Information contained in this publication is intended for informational purposes only and does not constitute legal advice or opinion, nor is it a substitute for the professional judgment of an attorney.
At 9:15 p.m. on April 7, 2020, Los Angeles Mayor Eric Garcetti issued an emergency order that immediately required certain employers to provide supplemental paid sick leave (SPSL) during the COVID-19 public health emergency, superseding the ordinance passed by the Los Angeles City Council. Four days later, on April 11, the Los Angeles Office of Wage Standards issued rules implementing the order. Below we highlight how the regulations clarify the order and/or address some issues the order did not cover.
Calculating Business Size: The order applies to employers with either 500 or more employees in Los Angeles or with 2,000 or more employees in the United States. The rules indicate that the previous calendar year's average employee numbers determine business size, which include full- and part-time employees, temporary and seasonal employees, and staffing-company-supplied employees. The rules also note that, if a company meets the 2,000 or more U.S. employee standard, the order applies to its Los Angeles employees (e.g., if 20 of 3,000 U.S. employees work in Los Angeles, the order applies to the L.A. employees only).
Exemptions: The order potentially exempts from coverage numerous employers. The rules confirm these exemptions are for employers, not employees, e.g., the law does not cover hospital receptionists because they are employees of an employer providing health care services.
The rules address which paid time off benefits qualify for purposes of the exemption for employers that annually provide at least 160 paid leave hours. Covered benefits include paid vacation time, compensated time off (or CTO), and paid sick leave, but would not include benefits such as paid holidays and paid bereavement leave.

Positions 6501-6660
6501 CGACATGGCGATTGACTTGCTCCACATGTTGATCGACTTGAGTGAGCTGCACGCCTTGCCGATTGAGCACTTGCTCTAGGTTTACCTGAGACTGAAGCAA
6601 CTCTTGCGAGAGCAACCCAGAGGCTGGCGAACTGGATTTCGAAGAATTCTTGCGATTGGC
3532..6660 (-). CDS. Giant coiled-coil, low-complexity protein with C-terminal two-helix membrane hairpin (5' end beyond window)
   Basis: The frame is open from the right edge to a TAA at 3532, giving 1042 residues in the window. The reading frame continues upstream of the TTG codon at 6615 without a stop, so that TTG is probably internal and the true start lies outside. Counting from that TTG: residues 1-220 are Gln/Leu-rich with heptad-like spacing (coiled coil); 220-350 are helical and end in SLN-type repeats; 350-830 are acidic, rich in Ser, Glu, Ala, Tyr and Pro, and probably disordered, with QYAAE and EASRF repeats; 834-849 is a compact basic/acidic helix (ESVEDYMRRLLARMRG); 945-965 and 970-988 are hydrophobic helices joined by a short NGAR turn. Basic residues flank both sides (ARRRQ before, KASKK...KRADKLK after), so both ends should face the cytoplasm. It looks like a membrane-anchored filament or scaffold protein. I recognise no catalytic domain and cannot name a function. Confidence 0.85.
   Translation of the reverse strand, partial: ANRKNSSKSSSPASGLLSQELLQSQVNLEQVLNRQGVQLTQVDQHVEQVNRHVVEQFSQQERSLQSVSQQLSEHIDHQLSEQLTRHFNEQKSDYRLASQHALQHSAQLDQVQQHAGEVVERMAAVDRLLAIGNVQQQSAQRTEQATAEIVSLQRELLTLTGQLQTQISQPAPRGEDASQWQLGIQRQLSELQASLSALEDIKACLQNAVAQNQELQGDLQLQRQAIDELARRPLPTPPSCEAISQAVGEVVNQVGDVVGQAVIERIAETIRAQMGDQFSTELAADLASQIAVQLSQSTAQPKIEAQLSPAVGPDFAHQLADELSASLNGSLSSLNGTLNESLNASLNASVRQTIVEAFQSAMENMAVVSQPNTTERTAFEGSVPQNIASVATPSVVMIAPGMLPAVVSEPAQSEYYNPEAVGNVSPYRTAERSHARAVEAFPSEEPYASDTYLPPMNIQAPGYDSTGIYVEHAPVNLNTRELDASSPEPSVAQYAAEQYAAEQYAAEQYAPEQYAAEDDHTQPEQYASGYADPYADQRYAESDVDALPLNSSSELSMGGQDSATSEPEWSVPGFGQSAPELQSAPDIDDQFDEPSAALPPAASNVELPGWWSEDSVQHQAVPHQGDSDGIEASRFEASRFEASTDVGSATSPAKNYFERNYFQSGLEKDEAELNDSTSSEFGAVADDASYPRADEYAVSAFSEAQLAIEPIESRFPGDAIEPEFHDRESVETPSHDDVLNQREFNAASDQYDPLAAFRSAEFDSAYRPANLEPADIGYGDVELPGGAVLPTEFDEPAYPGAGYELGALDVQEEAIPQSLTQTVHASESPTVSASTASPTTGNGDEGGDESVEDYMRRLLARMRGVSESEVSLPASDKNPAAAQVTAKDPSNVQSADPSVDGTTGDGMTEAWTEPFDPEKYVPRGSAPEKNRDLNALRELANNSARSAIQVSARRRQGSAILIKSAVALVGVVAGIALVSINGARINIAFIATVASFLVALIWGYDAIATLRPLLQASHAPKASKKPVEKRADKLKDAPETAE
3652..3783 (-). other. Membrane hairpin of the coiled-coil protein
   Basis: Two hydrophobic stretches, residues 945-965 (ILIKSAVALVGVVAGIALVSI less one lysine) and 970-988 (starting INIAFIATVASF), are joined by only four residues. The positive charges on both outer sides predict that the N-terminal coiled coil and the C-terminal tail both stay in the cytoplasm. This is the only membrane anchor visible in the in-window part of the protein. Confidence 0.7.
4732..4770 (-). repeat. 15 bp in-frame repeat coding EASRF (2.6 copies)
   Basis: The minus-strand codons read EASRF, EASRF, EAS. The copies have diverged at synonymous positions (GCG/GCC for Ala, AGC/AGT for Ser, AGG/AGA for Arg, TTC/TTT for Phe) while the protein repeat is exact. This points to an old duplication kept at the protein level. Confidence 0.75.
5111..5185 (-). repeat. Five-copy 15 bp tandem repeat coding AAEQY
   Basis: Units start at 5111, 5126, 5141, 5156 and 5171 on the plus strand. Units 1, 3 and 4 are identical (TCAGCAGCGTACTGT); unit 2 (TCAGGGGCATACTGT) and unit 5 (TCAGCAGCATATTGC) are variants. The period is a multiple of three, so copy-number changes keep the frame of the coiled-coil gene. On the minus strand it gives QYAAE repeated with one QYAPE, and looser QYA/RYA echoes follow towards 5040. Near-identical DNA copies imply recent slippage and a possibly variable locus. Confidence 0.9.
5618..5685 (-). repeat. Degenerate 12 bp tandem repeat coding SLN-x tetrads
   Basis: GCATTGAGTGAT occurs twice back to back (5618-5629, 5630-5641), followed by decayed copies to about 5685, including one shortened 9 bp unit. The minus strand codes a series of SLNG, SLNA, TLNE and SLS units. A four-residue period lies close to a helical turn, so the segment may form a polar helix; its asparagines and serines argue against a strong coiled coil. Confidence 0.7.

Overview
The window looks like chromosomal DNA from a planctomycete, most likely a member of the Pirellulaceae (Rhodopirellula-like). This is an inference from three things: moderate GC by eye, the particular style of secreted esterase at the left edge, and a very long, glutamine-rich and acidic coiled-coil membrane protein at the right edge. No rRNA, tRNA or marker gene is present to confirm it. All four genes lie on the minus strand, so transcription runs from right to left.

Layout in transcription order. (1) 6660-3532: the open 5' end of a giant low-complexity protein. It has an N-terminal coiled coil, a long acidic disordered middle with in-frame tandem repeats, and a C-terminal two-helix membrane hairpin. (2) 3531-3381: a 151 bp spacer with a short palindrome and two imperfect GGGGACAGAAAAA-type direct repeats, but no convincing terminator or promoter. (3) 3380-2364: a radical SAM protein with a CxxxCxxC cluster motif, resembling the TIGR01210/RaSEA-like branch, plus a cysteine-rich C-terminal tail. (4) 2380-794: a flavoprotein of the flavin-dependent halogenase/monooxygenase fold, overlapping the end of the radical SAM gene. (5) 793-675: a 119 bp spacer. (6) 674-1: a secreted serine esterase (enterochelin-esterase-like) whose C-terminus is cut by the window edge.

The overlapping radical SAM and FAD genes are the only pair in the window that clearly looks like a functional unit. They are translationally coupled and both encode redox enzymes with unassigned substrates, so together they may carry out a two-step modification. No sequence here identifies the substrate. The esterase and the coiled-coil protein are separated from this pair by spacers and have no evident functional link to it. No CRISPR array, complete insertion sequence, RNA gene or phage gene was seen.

Under the order, businesses are exempt and do not have to provide SPSL if they: (1) were closed or not operating for a period of 14 or more days after March 4, 2020, due to a city official’s emergency order because of the COVID-19 pandemic; or (2) provided at least 14 days of leave.
Covered Employees: The rules remind employers of recent changes to California law on classifying employees and independent contractors, noting that there is a rebuttable presumption that workers are employees and that they will follow California law on the issue.
Significantly, the order applies to non-Los Angeles-based employees who perform services in Los Angeles. The rules use as an example, an employee making monthly deliveries in Los Angeles, but who is unable now to do so or perform other work for the company. The rules do not, however, provide guidance as to whether a single prior delivery to Los Angeles would be sufficient to make the worker a covered employee. As discussed in our prior article, the order covers employees who perform any work in L.A.'s geographic boundaries for a covered, non-exempted employer if employed with the same employer from February 3, 2020 through March 4, 2020.
The rules also discuss whether and how the order applies to telecommuting employees. If an employee normally works outside Los Angeles, but is telecommuting inside Los Angeles, the law applies, as it does to employees who normally work inside Los Angeles but are telecommuting from outside Los Angeles. However, if an employee both normally works, and is telecommuting from, outside Los Angeles, the order does not apply.